Thursday, July 28, 2005

Giant Steps

They were called X-Ray Specs—put them on and the world became a see-through paradise. You’d always see ads for them in the back pages of magazines like True Detective, Argosy, or Nugget… right next to the ads for the sea monkeys. But while the sea monkeys were an obvious rip-off, the X-Ray Specs you weren’t so sure about. And looking at the crude drawing in the ad of some X-Ray bespectacled hipster smiling from sideburn to sideburn as he sees right through this curvy broad’s party dress put dirty thoughts in you head: what if they really worked? If they did they would be well worth the money.

Which is exactly what Ed Sanders thought when he ordered them in the spring of 1964. Ed was just a horny young poet back then; and although he had a fat notebook full of empty pages ready to receive his blank verse, he had no receptacle, other than his hairy right hand, through which to relieve his innate horniness. So naturally, when he opened up his mailbox one day at two in the afternoon to see that his pair of X-Ray Specs had arrived, he smiled—that sideburn to sideburn smile.

“Ah, yes,” he said to himself, “the real fucky fucky.”

Ed immediately headed toward Washington Square Park which he thought would be as good a place as any to try them out. But on the way he had a thought.

“I’ll show them to Tuli,” he said, again talking to himself—in those days he was always talking to himself. “It’ll impress the shit out of him.”

The man Ed wanted to impress was Tuli Kupferberg, who at that time was already something of a fixture on the Village scene. Ed looked up to Tuli. Tuli was older, more experienced, and seemed to know just about everything.. But this pair of X-Ray Specs, Ed was sure, would take him completely by surprise.

Ed got to Tuli’s apartment and knocked. Wrapped in a brown army blanket and wearing a two day growth of stubble on his chin, Tuli answered the door. He’d just woken up.

“Look what I got,” Ed blurted out.

“What the fuck?” Tuli grumbled, rubbing the sleep from his eyes. He slouched over to get a closer look at the pair of X-Ray Specs Ed held out proudly with both hands. “So you got some fruity looking shades. Big fucking deal. I’m going back to sleep.”

“These aren’t shades, man,” Ed argued. “These are fucking X-Ray Specs. They’re the real thing, man—the real fucky fucky.”

“The real fucky fucky?”

“Shit, Tuli, you know what I mean.”

Tuli grabbed them and was about to put them on when Ed stopped him.

“Don’t look at me with those things,” Ed snapped. “Let’s go to the park. Let’s try looking at some gurls with these things.”

“Girls,” Tuli mumbled. “Oh, okay… gurls.”

Tuli got dressed, then he and Ed walked to Washington Square Park, the X-Ray Specs burning a hold in Ed’s shirt pocket. When they got to the park it was crowded: lots of people, lots of gurls. They sat on a bench facing the arch as the sun bore brightly down upon them.

“Okay,” Tuli said, “give them to me. I get to try them on first.”

Ed carefully pulled them from his pocket and handed them to Tuli. Tuli opened them up and with an exaggerated flourish put them over his eyes.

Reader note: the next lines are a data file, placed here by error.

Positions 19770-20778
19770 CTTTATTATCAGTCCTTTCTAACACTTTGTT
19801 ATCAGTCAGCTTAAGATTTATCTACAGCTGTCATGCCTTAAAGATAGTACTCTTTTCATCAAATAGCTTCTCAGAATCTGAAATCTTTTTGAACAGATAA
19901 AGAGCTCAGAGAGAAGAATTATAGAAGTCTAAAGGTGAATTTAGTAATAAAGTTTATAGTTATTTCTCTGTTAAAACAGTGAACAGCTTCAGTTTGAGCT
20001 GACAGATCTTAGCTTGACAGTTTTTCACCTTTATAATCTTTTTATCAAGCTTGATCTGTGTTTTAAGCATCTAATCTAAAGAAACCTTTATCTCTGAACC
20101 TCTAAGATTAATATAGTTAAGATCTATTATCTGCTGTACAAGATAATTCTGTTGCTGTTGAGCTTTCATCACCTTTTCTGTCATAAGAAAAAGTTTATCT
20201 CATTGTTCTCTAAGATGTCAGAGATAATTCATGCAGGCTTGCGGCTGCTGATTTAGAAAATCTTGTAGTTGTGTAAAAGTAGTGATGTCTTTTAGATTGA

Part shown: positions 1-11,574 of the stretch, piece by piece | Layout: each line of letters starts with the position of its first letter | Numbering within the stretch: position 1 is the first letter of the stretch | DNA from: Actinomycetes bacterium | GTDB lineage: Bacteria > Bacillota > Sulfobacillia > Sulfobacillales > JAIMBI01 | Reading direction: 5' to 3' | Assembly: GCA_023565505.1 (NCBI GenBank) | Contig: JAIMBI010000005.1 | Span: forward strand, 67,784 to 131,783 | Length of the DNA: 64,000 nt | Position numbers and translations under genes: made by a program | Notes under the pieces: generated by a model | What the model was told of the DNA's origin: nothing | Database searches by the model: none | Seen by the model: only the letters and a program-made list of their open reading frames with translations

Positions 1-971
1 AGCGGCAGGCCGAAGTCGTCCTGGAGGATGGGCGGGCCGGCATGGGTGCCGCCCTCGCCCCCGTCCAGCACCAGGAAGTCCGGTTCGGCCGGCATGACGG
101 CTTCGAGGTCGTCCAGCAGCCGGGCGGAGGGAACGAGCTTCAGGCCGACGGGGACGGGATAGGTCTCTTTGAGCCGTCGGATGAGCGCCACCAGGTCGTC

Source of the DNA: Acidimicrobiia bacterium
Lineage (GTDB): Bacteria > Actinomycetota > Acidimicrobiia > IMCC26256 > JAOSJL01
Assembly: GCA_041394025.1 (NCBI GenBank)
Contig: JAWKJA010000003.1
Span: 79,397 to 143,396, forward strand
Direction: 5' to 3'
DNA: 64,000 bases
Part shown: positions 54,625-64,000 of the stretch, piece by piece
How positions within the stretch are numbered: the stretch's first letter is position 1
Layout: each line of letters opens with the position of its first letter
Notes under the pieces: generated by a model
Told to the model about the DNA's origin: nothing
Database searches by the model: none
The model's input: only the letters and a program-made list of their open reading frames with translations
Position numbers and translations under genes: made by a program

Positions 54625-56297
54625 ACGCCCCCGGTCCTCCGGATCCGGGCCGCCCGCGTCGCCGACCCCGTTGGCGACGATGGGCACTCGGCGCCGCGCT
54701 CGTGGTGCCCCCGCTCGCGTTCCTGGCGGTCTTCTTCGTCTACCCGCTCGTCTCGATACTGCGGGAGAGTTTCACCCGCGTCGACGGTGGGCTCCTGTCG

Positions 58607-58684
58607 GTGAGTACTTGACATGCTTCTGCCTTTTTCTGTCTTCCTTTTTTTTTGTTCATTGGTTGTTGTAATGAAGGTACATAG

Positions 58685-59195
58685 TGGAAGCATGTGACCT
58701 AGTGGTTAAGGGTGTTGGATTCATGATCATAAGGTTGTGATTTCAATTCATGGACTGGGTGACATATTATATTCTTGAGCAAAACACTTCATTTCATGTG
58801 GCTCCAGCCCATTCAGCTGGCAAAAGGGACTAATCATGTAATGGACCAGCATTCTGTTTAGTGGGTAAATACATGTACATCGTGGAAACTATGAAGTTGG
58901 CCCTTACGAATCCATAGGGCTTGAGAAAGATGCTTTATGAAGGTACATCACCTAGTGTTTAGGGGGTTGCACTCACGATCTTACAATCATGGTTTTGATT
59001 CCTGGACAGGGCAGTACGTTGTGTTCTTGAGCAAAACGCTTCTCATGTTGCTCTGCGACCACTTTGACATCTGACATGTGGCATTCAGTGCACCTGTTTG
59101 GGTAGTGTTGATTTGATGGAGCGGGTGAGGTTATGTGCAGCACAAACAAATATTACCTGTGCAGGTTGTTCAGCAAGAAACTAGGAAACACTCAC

“Holy fucking shit!” he exclaimed. “Everyone is fucking naked! And that girl over there, see her? She’s got tattoos of flames shooting out from around her nipples. And that guy over there… he’d got two dicks. What a bunch of fucking freaks!”

“Lemme see, lemme see!” Ed shouted.

“No, wait. And that lady over there. She’s got a shaved pussy… nice… real nice… And that girl over there too. And that girl…”

“Let me see, let me see,” Ed yelled, trying to grab the X-Ray Specs from Tuli’s head.

Tuli pulled away and stood up, doing a 360 degree turn as he gazed all around the park.

“I have seen the best bodies of my generation STARK FUCKING NAKED!”

He pulled the X-Ray Specs from his face, bowed, then threw them to Ed, who immediately put them on. Ed looked all around. He looked up, then down. He looked around again.

“What the fuck? I don’t see anything. Everything just looks fuzzy and dark.”

“What did you expect?” Tuli said. “You got ripped off.”

“Shit,” Ed cried, “fucking shit.”

He dropped the X-Ray Specs to the ground and was about to stomp on them when Tuli stopped him.

“Don’t do that,” Tuli said. “I think I can do something useful with those things.” He stood up. “Come on, Ed, let’s check out the situation here.”

Tuli led Ed around the park as he carefully studied everyone. Finally he pointed out a guy playing guitar.

“See that guy over there?” he said.


“Well, come on over. And play along with this. Or better yet, just keep quiet.”

When they got close it was apparent that the guy playing guitar was fucked up. Totally fucked up.

“Sounding pretty good there, kid,” Tuli said.

The kid, who seemed to be around Ed’s age, looked up at Tuli and widened his eyes.

“Oh… uh… thenks,” the kid said.

“Do you know what these are?” Tuli asked, holding out the pair of X-Ray Specs.

The kid studied them for a minute, squinting, then said, “No, whazzat?”

“These, my friend, are X-Ray Specs—the greatest invention of the twentieth century.” Tuli paused for a moment then added, “They’re the real fucky fucky.”

“The Real Fucky Fucky? Izzat so?”